Which one is effective?
This style is characterized by parents who tend to take on more of a friend role in their children’s lives. These kinds of parents may set rules but barely enforce them, nor do they give out the consequences for their children’s actions. They often feel that their children will develop better if they don’t restrict them.
Children who grow up with parents that are this liberal usually struggle academically because they don’t receive the necessary support (which often includes discipline) in order to strive academically. They are more likely to develop behavioral problems at school because they struggle with adhering to authority and rules.
Parents who fall under this category usually don’t enquire about their children’s schoolwork, activities, let alone their performance. They spend very little to no time with their children and hardly ever know where their children are at a given time. There tend to be very few rules in the household or much of a guiding hand. Uninvolved parents expect children to raise themselves and don’t contribute much into who their children become. This may not always be intentional as some parents struggle with their mental health, substance abuse or may be of poor health.
Unfortunately, kids who grow up under this parenting style tend to have very low self-esteems. They struggle academically due to the lack of support from their parents. They also really struggle to be happy because it is a very stressful environment for a child to grow up in.
Authoritarian parents are what we would usually be referred to as strict parents. They subscribe to the “children should be seen and not heard” rule which means they hardly consider the feelings and opinions of their children. They are very big on the strict enforcement of rules regardless of the context. They don’t feel the need to talk to their children about their actions, the rationale behind the rule nor the proportion of the consequences.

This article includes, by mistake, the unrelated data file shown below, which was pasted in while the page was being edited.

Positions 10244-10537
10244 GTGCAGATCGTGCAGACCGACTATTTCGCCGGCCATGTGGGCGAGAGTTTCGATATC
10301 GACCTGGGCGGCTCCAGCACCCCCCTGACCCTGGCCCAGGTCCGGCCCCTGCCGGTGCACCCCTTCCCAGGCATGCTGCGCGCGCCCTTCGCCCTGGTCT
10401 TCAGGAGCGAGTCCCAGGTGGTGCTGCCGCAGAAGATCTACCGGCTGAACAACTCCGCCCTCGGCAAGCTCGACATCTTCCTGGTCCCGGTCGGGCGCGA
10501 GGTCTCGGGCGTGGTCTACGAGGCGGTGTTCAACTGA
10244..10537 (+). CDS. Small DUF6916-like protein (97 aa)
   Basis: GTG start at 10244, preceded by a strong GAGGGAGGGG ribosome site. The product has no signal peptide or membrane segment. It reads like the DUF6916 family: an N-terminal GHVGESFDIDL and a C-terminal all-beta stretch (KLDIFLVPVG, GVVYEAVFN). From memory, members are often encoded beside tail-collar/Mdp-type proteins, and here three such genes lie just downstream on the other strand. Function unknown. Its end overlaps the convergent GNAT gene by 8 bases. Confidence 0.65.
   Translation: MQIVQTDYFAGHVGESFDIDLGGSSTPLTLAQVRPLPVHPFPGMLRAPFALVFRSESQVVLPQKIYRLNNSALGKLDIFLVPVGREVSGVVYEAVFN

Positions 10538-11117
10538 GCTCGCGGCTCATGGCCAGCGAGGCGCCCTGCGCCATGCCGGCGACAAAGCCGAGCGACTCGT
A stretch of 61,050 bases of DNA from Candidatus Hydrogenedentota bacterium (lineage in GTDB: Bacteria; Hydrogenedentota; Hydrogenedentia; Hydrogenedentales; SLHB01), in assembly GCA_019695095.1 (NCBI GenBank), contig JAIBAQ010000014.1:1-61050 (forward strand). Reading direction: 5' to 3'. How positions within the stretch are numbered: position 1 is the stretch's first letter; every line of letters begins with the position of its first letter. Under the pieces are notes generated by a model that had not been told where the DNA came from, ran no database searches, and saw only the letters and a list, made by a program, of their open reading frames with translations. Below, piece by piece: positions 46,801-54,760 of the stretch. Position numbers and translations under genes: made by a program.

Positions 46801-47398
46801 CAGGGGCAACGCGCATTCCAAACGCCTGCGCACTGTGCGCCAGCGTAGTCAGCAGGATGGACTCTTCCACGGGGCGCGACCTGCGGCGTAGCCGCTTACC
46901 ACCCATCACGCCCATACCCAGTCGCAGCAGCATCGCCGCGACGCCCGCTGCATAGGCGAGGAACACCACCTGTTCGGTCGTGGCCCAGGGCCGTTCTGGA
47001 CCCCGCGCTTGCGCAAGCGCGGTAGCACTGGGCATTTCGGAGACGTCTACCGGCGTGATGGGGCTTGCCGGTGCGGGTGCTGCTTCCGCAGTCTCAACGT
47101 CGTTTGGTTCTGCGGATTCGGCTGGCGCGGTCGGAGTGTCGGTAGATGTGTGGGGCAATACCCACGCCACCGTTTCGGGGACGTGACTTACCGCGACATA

Growing up under an authoritarian parent results in children not only having very low self-esteem but they may also develop anger issues. This is because children like this are often not allowed to express themselves which means they have difficulty learning how to process their anger, resulting in them lashing out. This also has a detrimental impact on their relationships with their parents because they are more likely to harbor resentment.
These are the kinds of parents that invest quite a lot of time intentionally developing a healthy relationship with their parents. They establish rules and explain the reason for those rules to their children. They focus more on teaching their children the consequences of their actions rather than giving out punishments that make their children fear to make mistakes.
Children brought up under this is parenting style grow up to be happier adults, responsible because they are self-disciplined and highly likely to make better decisions. They are more likely to be successful because they receive adequate support from their parents.
All children are different and no one parenting style has a hundred percent guarantee to enable your child to become who you dream for them to be. You may find that you identify with different characteristics from different parenting styles, that is normal because we cannot fit human beings into boxes. What’s important is learning what is best for you and your child’s relationship and intentionally creating the type of environment where they can thrive.